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Stranded on an island for a good cause

STARS Rescue on the Island event will soon see a number of well-known Manitoba community members left on an isolated island until they can earn their way home

Elm Creek producer Colin Penner will leave his tractor cab mid-harvest to be dropped on a remote island hoping he gets enough support from the agricultural community to get home.

Colin Penner

Colin Penner

“It’s not every day you get to participate in a phenomenal fundraiser like this. It does make me nervous to be away during our busy season, but I am hopeful that the ag community will get behind me so I can get off the island and back in the tractor,” said Penner.

Penner, along with six other participants, is gearing up to take part in the Shock Trauma Air Rescue Society’s (STARS) upcoming fundraiser, Rescue on the Island.

“This will be our third Rescue on the Island event we’ve held. The last two years we raised around $500,000, so we are hoping to beat that goal this year,” said Betty Lou Rock, vice-president of operations with STARS. “Each of our participants has their own personal goal. Some are hoping to raise around $50,000. But for us it’s not just about raising money, it’s also about raising awareness around STARS and the services we provide.”

Participants will be flown via helicopter to a remote location Sept. 15 where they will compete in a series of challenges while trying to raise pledges through their personal networks.

“They will be left on the island until they reach their goal. As far as the participants go, we try and get together individuals from a cross-section of different industries and communities,” said Rock.

This year’s seven participants include the chair of the Aboriginal Chamber of Commerce, Jessica Dumas, vice-president of L. Chabot Enterprises Ltd., Nicole Chabot, former Blue Bomber, Rod Hill, mayor of Steinbach, Chris Goertzen, University of Manitoba instructor and farmer, Colin Penner, CEO of Len Dubois Trucking, Jason Dubois, and vice-president of MacDon, Gene Fraser.

“I truly believe that the services provided by STARS are critical. Our dealers and customers in rural areas may at some point need emergency medical transportation to a hospital, so it’s crucial that we support a cause that helps save lives,” said vice-president of MacDon, Gene Fraser. “As well, our loved ones, employees, and friends travel regularly in the summertime and it’s comforting to know that we did our part to help in the event an accident or medical emergency should take place while travelling or enjoying the summer.”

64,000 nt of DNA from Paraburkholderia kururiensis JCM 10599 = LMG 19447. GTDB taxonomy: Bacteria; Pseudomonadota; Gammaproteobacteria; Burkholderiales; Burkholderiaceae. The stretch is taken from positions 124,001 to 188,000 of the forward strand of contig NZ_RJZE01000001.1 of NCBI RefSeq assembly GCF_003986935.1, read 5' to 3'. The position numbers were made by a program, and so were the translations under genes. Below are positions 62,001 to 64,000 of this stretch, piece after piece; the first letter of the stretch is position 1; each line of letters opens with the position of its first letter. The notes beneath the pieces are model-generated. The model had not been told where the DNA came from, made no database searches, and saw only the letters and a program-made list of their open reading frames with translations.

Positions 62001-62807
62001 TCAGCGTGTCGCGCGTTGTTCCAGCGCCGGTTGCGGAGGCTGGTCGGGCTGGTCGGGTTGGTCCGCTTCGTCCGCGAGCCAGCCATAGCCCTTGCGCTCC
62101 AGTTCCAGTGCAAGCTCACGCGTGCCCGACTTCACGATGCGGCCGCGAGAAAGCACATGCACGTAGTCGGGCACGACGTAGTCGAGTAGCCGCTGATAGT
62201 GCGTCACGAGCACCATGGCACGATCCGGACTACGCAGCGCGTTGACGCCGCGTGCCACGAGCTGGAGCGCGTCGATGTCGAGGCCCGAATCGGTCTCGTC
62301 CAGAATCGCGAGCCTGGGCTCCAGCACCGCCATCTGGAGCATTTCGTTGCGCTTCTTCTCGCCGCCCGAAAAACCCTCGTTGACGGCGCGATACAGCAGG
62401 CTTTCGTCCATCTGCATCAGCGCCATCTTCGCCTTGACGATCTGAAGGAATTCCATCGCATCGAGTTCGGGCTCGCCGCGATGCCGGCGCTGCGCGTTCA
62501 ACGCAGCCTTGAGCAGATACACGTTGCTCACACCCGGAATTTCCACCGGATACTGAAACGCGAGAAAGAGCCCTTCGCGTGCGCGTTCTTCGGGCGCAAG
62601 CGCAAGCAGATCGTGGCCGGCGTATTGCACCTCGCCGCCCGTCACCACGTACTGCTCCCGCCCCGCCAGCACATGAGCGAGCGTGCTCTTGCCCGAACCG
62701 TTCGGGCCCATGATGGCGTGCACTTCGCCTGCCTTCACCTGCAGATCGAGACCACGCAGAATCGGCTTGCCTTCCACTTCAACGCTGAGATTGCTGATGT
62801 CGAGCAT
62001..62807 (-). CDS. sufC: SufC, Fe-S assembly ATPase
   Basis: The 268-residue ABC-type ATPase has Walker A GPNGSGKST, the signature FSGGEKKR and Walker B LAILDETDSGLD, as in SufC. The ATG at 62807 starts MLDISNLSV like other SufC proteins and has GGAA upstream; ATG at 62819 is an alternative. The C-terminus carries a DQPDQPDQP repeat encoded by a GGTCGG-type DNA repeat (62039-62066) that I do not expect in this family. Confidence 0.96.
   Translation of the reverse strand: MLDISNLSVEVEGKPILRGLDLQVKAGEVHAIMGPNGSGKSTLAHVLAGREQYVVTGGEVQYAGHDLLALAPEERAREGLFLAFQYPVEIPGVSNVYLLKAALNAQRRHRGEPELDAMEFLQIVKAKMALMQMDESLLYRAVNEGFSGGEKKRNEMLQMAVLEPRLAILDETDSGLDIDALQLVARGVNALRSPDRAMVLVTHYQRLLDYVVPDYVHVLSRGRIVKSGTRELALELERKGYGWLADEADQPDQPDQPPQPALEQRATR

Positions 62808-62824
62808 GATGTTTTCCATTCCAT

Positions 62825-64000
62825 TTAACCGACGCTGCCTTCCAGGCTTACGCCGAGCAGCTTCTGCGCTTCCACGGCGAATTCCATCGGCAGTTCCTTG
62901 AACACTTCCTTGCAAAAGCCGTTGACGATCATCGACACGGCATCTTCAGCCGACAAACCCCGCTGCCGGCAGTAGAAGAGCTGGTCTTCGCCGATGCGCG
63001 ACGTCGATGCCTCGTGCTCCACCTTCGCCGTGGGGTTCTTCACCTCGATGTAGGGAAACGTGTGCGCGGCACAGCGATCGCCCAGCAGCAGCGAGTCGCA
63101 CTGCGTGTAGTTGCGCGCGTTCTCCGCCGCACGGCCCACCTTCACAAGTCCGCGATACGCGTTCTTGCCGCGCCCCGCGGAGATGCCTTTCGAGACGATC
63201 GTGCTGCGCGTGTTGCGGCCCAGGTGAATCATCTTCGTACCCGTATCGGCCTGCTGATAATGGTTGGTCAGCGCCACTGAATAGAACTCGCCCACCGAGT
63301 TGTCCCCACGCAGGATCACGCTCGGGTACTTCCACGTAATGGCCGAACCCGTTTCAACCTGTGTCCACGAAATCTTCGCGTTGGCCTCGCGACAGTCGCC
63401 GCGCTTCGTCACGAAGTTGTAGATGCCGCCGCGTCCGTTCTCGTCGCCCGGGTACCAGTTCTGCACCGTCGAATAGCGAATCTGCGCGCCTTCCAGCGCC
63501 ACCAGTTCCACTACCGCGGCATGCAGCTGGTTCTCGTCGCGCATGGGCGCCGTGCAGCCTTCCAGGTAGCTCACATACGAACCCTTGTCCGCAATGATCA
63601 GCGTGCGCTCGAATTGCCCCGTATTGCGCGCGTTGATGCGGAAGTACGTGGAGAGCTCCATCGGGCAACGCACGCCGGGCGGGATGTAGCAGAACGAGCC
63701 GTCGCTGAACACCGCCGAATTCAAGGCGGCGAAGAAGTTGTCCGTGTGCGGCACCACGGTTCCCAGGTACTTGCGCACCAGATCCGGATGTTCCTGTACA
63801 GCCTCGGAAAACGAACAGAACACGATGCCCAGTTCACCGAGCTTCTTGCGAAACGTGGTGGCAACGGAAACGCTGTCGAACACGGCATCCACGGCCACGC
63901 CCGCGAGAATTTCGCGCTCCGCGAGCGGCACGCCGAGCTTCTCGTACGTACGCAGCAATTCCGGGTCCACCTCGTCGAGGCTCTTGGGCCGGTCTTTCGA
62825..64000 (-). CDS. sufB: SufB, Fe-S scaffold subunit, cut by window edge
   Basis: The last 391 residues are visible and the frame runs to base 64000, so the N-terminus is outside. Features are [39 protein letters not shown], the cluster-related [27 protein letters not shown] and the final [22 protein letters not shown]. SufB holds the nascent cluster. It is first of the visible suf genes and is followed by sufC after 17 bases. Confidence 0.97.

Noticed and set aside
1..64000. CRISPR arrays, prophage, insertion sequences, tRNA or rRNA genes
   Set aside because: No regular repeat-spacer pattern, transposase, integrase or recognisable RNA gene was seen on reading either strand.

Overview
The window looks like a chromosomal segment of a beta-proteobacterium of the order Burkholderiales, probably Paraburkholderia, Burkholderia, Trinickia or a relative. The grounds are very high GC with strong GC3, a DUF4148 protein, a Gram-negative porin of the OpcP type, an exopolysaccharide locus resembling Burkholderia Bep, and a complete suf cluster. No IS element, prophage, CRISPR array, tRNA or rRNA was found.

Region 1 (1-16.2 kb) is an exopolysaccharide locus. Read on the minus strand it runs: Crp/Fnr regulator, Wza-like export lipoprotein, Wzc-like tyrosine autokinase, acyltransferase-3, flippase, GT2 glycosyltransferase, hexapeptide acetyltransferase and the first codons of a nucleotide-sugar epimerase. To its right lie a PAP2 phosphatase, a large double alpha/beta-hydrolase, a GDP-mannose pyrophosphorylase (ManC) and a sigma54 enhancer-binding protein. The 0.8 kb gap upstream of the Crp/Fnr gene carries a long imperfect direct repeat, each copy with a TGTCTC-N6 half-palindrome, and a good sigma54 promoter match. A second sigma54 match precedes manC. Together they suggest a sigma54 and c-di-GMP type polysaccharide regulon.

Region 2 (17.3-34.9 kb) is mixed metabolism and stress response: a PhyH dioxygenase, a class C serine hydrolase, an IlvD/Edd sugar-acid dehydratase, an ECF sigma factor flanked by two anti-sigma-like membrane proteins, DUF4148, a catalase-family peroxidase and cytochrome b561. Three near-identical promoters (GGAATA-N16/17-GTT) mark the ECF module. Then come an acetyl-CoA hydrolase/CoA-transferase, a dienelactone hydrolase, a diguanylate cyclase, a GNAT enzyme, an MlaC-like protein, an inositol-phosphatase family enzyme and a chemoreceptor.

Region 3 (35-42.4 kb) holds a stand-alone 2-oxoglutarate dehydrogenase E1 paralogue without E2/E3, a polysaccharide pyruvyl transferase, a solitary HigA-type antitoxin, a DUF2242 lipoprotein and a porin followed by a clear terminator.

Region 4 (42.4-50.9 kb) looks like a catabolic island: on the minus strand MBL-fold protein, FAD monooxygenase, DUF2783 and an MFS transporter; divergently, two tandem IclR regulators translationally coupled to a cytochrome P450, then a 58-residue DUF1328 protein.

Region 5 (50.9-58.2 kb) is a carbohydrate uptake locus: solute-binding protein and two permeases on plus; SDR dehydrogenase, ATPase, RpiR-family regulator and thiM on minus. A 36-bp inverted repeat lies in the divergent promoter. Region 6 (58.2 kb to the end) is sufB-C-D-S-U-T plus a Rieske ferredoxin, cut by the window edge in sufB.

Rural lifeline

As rural Manitoba continues to struggle with doctor shortages and emergency room closures, STARS has become a lifeline for transporting the critically ill and injured.

Penner, a Farm Management instructor with the School of Agriculture at the University of Manitoba, said he has never had a personal interaction with STARS. But he has seen the service active in his community.

“I know that there have been a few accidents and injuries around here where the helicopter has landed within 10 miles of the farm,” he said. “I think that this service is incredibly important. I live, work and play in the middle of nowhere and if something were to happen, an ambulance would take quite a while to get here. Having STARS active in the province is an essential service for anyone living outside of the Perimeter.”

Recent addition

STARS was originally established in Calgary in 1985 and has since expanded to five other locations in Western Canada — Edmonton, Grande Prairie, Winnipeg, Regina, and Saskatoon.

The service was originally brought into Manitoba during the 2009 flood and then once more during the 2011 flood. At that time, it was decided to establish a permanent base in Winnipeg. In 2012, the provincial government signed an agreement to provide funding for 10 years.

Throughout 2014, STARS’ six different locations responded to 3,084 calls and have completed more than 29,000 missions in its 30-year run.

Those interested in helping Penner and the other participants get off the island, please visit www.rescueontheisland.ca.

“Farming is often seen as a noble profession where we care for the land, and a lot of times I think that farmers put caring for the land and producing food above their own safety. One way to give back to a farmer would certainly be to support STARS,” said Penner.

About the author

Reporter

Jennifer Paige is a reporter centred in southwestern Manitoba. She previously wrote for the agriculture-based magazine publisher, Issues Ink and was the sole-reporter at the Minnedosa Tribune for two years prior to joining the Manitoba Co-operator.

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